Dear Mr. Berko: I bought 600 shares of TCF Financial at $13.95 in early November of last year. The shares had zoomed to $20 within two months. So I asked my broker whether we should sell any of the shares. He said no and recommended that I buy another 600 shares because he thinks it will be a $30 stock this year. I didn’t take his advice to buy, but I still own the 600 shares, which are down more than 3 points from where I wanted to sell. What should I do? — CL, Detroit
Dear CL: You have good instincts. Though the financial sector continues to maintain some of its momentum, TCF Financial has been one of the laggards and may continue to be so for quite a while.
TCF Financial (TCF-$16.60) is home-ported in the sylvan, pastoral town of Wayzata, Minnesota, where the median home value is $520,900 and the median family income is $65,237. Wayzata, a Sioux word meaning “northern shore,” is 13 miles west of Minneapolis, 8 miles north of Minnetonka and home to 4,300 Wayzatians. But though Wayzata may be a swell place to raise a family, TCF isn’t a swell stock to own.
TCF is a national bank holding company that has $21.8 billion in assets from 331 branches in Illinois, Minnesota, Michigan, Wisconsin, South Dakota, Arizona and Colorado. As you mentioned, TCF surged 43 percent in just two months late last year. This huge rise was the result of better income, potentially higher interest rates and the possibility of bank deregulation under the Donald’s administration.
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TCF, founded in 1923, does almost everything that mega-banks do, including financing new and used cars in 50 states. TCF got into auto lending in 2011, when it bought a California startup (Gateway One) run by the best smoothies in the game. So with call centers in Anaheim, Tampa and Atlanta working nights and weekends, within a couple of years TCF was sharing obscene loan fees with car dealers and making high-interest auto loans (with the average loan being $20,000) to over 12,000 dealerships. This national auto loan business became a symbol of TCF’s post-recession image and a key driver of new growth. And by March of this year, TCF had $2.9 billion of auto loans on its books, constituting nearly 20 percent of its loan portfolio.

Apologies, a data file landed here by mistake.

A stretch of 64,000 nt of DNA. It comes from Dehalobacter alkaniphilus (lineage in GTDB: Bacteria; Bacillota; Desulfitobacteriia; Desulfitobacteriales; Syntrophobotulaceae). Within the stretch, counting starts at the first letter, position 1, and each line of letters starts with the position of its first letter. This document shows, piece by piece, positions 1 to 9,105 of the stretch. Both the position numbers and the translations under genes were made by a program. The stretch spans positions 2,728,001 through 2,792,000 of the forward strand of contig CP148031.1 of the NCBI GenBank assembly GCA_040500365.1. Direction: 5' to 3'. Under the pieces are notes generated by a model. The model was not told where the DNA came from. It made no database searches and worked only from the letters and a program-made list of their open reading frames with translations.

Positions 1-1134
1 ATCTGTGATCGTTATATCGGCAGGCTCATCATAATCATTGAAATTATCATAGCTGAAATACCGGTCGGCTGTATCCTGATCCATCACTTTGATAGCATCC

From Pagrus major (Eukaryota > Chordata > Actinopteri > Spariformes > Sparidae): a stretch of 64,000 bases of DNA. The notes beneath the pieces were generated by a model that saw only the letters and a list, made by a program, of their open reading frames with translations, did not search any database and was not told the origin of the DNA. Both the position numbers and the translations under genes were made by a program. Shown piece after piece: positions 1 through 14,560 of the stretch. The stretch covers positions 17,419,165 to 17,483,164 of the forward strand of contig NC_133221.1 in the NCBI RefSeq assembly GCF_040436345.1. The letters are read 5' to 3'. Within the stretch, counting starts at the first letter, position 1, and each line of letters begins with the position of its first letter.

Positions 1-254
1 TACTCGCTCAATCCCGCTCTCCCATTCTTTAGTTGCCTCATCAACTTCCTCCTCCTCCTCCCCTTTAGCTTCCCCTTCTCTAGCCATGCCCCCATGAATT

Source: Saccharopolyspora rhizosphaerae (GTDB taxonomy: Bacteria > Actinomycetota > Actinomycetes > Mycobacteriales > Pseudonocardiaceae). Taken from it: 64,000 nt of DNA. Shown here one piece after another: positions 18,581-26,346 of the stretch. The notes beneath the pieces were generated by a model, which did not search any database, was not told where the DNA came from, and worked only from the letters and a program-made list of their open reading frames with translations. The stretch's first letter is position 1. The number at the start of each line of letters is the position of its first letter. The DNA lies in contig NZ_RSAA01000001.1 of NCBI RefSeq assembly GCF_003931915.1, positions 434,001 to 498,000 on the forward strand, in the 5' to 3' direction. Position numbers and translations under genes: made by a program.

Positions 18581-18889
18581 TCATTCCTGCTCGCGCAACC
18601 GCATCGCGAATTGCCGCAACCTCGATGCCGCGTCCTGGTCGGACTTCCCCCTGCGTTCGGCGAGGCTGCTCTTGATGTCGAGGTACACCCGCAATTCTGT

TCF’s earnings, spurred by that auto lending business, improved from 71 cents a share in 2011 to an estimated $1.31 this year. Its net profit margin was 7.9 percent in 2011, and it’s expected to be 14.8 percent this year. The parsimonious dividend, which paid 20 cents in 2011, was 30 cents last year, and it currently yields a miserly 1.7 percent. It isn’t expected to be increased this year or next. However, thanks to management’s ongoing and excellent cost control efforts, TCF’s bottom line should continue to improve. Still, Deutsche Bank, FBR Capital Markets, Thomson Reuters, S&P Capital IQ and Ned Davis Research have “hold” recommendations on TCF. “Sell” recommendations are not permitted!
Auto loans have surged in the past few years and are among the fastest-growing segments of Americans’ consumer debt. Observers are concerned about the $1.2 trillion of auto loans outstanding. They’re apprehensive about a deteriorating auto market and fearful that default rates could escalate and get out of hand. And they should be, because 6 million borrowers are over 90 days delinquent, and that number is growing.
Drive down any American city’s “auto row” and you’ll see thousands and thousands of new cars, packed tighter than pickles in a jar, molting on sales lots in Wapakoneta, Durham, Cleveland, Vancouver, Wilmington, Phoenix, Oklahoma City, Indianapolis and Bakersfield. So many cars. Where have all the buyers gone? TCF and other lenders may be stuck with loan collateral that’s worth significantly less than the remaining balance. And when the midden hits the windmill, TCF’s loan portfolio could implode.
Take your remaining 3-point profit. Considering the compelling reasons — the huge unsold vehicle inventory, increasing delinquency rates, huge rebates, expiring leases, huge cash-back rewards, deals that offer no interest for 12 months, and the 96-month loan — you’d have to be daft to hold TCF!
Please address your financial questions to Malcolm Berko, P.O. Box 8303, Largo, FL 33775, or email him at email@example.com.